Can Your Hearing Loss Be Corrected with Surgery?

Photo of a group of surgeons in blue scrubs operating on a patientHearing loss is a condition that negatively impacts many areas of everyday life. Most patients must resign themselves to wearing hearing aids, but a lucky few may be able to reverse their impairment with surgery.

Surgical Solutions for Hearing Loss

Hearing loss occurs in different parts of the ear. There are three main types: sensorineural hearing loss (SSHL), also known as nerve deafness; conductive hearing loss; and mixed hearing loss.

How does sensorineural hearing loss work?

SSHL affects the inner ear and is by far the most common type; about 90 percent of people with hearing loss experience this kind. SSHL can be caused by noise, aging, disease, trauma, tumors and medications.

It is irreversible; once the hair cells in the cochlea have been damaged, they can’t be repaired and won’t grow back.

Can SSHL be treated with surgery?

Most patients are prescribed hearing aids to help them hear better and communicate more effectively. Those with severe hearing loss or deafness may be candidates for cochlear implants.

This surgical procedure bypasses damaged portions of the inner ear to directly stimulate the auditory nerve.

How do cochlear implants work?

Cochlear implants contain an electronic device that is surgically implanted beneath the ear; it is connected to electrodes that are placed in the cochlea. An external portion includes a microphone that captures sound and a processor that converts the sound to electrical signals that are transmitted to the internal component and converted to sound. This isn’t true “hearing,” however; cochlear implant patients must learn how to decode signals in order to understand speech and other sounds.

What causes conductive hearing loss?

Conductive hearing loss affects the outer and/or middle ear. It’s much less common; only one in ten people with hearing loss has this type. It occurs when sound is unable to reach the inner ear due to an obstruction or trauma. Causes include earwax buildup, infection, abnormal bone growth and foreign objects in the ears.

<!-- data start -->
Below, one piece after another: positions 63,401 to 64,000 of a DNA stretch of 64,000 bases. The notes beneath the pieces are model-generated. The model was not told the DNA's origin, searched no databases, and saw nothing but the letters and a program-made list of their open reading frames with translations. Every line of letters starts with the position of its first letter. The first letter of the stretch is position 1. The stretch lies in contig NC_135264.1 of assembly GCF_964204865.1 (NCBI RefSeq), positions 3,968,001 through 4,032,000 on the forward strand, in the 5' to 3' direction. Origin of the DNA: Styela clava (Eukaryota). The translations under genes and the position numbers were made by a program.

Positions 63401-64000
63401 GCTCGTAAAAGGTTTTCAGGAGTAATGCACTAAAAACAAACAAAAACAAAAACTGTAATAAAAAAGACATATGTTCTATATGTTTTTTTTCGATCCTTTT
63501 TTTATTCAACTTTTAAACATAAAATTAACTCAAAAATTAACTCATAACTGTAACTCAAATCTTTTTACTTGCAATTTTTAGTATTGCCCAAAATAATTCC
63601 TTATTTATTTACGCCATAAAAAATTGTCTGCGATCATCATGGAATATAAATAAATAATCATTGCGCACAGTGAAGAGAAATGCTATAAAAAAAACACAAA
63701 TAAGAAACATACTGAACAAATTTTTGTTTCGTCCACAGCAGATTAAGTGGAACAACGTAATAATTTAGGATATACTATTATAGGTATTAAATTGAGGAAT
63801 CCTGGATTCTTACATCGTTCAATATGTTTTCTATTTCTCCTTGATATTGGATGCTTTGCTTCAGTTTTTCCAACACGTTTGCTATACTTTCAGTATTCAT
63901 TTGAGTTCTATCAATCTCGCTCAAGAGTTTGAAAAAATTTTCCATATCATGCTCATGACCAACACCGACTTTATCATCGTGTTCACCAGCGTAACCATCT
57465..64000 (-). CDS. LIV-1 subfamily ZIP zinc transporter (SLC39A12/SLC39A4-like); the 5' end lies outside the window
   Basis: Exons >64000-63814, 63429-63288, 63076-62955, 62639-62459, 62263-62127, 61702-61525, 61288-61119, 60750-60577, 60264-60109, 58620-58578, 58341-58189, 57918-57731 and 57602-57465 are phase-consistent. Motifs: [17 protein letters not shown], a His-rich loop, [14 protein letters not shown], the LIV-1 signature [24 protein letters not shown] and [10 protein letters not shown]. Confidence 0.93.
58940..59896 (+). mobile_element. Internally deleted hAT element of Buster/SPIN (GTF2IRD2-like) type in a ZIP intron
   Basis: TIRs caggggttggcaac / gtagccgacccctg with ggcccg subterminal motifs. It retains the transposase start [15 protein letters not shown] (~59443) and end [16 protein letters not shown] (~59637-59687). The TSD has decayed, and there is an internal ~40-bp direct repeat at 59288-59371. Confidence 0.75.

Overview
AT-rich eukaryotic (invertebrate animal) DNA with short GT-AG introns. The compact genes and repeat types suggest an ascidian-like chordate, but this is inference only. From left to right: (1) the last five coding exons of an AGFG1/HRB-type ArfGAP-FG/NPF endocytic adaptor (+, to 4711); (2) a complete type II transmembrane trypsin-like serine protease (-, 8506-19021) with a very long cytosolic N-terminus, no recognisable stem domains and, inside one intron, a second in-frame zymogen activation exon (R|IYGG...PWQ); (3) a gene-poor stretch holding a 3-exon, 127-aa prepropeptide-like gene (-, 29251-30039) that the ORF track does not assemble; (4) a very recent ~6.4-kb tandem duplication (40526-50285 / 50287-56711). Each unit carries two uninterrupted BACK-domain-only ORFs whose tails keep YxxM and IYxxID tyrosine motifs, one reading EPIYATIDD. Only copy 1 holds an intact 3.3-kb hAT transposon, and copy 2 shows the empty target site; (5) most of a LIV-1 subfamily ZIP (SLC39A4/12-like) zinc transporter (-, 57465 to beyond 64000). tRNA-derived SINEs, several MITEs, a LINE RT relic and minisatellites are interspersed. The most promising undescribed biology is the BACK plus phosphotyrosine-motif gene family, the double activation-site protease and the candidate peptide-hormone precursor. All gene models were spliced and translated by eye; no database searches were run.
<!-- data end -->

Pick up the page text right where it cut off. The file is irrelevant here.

Can conductive hearing loss be treated with surgery?

If you do have conductive hearing loss, the odds are good that it can be reversed through a surgical procedure.

Common surgeries for correcting conductive hearing loss include:

  • PE tubes. Patients with chronic ear infections—usually children—may be treated with pressure equalization (PE) tubes. These provide ventilation and allow fluid that has built up in the inner ear to drain. PE tubes are inserted surgically and should fall out on their own after 6-18 months.
  • Stapedectomy. Patients whose hearing loss is caused by a hardening of bone tissue in the middle ear known as osteosclerosis often undergo a surgical procedure called a stapedectomy. This involves either partial or total removal of the stapes bone, letting sound waves pass through to the inner ear unimpeded. 90 percent of patients who have this procedure report a significant improvement in their hearing afterward.

While it’s great that surgery can, in some cases, reverse hearing loss, it’s important to note that the vast majority of patients have damage to the inner ear, which cannot be corrected.

What should you do if you suspect hearing loss?

However, most of them will benefit from hearing aids. These may not offer a cure, but they do enable you to enjoy a better quality of life and participate in many activities that would otherwise be difficult with untreated hearing loss. For more information, schedule a visit with an audiologist.

Los Angeles: 213.483.9930
Orange: 714.516.9570


This information is for educational purposes only.  It is not intended nor implied to be a substitute for professional medical advice.  The reader should always consult his or her healthcare provider to determine the appropriateness of the information for their own situation, or if they have any questions regarding a medical condition or treatment plan.

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